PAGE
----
The statement that he is now in charge of the Resolution Foundation means we must also, now, question the validity of its reports – and that is a shame.

The government stands accused by a leading Tory thinker of creating a “country for older generations” in which pensioners benefit from constantly rising incomes while the young, their families and children pay the price of punishing policy decisions, including cuts to their tax credits.

In a hard-hitting intervention on the eve of what is expected to be a tempestuous House of Lords debate over plans to slash the incomes of millions of low-income families, former Conservative minister and prominent party intellectual David Willetts says the current policy mix is manifestly unfair and breaks the supposed “social contract” between generations.

Willetts, a highly respected figure who left parliament at the May election and now heads the independent Resolution Foundation thinktank, says in an article for the Observer that the fruits of prosperity are not being shared across age groups but rather pumped excessively into making the lives of pensioners more comfortable.

Source: Conservatives are failing young people, leading Tory tells David Cameron | Politics | The Guardian

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‘£40bn raised from Chinese visit’ claim is by David Cameron, so it is probably a fantasy

Downing Street has insisted that the week-long Chinese state visit secured “up to £40bn” of trade and investment deals, after scrambling for much of Friday to substantiate the figure, brandished by David Cameron at a trade mission in Mansion House.

The business secretary, Sajid Javid, said earlier this week that President Xi Jinping’s visit would increase trade and investment between Britain and China by £25bn; but the figure had leapt to £40bn by the time the prime minister spoke on Wednesday.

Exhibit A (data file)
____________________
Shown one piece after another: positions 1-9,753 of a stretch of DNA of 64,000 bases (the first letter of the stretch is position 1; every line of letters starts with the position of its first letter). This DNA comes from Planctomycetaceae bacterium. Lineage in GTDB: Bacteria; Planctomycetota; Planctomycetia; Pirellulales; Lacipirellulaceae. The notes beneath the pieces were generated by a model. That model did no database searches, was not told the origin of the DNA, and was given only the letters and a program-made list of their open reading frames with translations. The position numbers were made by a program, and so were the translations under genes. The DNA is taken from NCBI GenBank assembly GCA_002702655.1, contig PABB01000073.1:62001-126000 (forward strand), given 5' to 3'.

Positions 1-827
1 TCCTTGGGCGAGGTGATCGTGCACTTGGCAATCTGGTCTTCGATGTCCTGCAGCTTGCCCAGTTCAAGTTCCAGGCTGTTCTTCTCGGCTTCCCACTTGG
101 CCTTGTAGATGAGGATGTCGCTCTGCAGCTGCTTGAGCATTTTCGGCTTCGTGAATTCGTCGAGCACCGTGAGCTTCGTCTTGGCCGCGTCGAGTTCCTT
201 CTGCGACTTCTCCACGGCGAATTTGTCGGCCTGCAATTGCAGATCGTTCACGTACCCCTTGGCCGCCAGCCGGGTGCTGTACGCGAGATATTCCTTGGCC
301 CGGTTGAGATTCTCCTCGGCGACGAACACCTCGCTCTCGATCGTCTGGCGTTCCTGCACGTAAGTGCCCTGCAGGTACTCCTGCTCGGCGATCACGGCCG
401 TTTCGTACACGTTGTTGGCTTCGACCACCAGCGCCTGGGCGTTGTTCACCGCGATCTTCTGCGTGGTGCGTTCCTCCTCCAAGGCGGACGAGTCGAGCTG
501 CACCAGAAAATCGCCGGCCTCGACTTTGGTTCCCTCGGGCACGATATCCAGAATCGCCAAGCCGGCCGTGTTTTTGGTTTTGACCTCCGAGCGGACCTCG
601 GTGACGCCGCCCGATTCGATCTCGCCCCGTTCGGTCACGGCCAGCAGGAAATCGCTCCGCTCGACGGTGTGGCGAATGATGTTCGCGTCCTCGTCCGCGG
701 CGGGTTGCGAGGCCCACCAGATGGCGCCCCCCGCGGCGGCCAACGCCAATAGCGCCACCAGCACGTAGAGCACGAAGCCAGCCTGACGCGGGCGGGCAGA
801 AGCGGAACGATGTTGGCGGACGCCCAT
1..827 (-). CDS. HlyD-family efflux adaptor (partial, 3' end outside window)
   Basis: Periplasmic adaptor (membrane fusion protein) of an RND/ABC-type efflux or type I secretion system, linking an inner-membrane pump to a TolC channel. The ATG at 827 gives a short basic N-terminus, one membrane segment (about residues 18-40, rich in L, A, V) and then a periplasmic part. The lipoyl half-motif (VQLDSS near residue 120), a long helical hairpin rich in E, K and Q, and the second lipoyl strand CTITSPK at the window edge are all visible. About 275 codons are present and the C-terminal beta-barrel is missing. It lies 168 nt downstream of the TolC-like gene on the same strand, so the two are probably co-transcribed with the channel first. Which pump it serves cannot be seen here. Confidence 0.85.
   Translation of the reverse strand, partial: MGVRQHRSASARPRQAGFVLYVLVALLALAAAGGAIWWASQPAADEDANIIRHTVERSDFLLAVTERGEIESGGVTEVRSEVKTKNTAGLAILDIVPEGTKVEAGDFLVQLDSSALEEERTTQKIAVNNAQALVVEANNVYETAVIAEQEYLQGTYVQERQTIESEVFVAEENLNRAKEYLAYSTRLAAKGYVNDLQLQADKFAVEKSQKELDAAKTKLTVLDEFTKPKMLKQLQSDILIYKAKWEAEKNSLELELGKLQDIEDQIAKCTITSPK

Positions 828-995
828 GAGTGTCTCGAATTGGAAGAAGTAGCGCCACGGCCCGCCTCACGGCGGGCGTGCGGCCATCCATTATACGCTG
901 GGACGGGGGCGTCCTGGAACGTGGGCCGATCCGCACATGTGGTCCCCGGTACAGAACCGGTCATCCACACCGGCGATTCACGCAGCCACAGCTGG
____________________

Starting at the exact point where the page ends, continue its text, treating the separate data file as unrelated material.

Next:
No 10 officials remained coy throughout much of Friday about precisely how that figure had been arrived at, claiming repeatedly that full details would be published when the state visit had officially ended.

A statement was finally released after 6pm, detailing a long list of deals, including a promise from Chinese firm HNA to buy £1.4bn-worth of Rolls-Royce jet engines, to be built in Derby; and £6bn worth of investment in the Hinkley Point nuclear power plant.

But some of the agreements had a familiar ring about them. A £1bn memorandum of understanding about a “garden of ideas” – a pleasure garden to be built in China, in association with the Eden Project – appeared strikingly similar to a deal signed, in the presence of George Osborne, in 2014.

Doubts were also raised about £6bn of investment “to help fund regenerative medicine and tissue engineering research with Oxford University” – apparently the same deal announced by the university earlier this week as worth just £1.5m. No 10 said this was based on the Chinese bank behind the investment pencilling in a total of £6bn.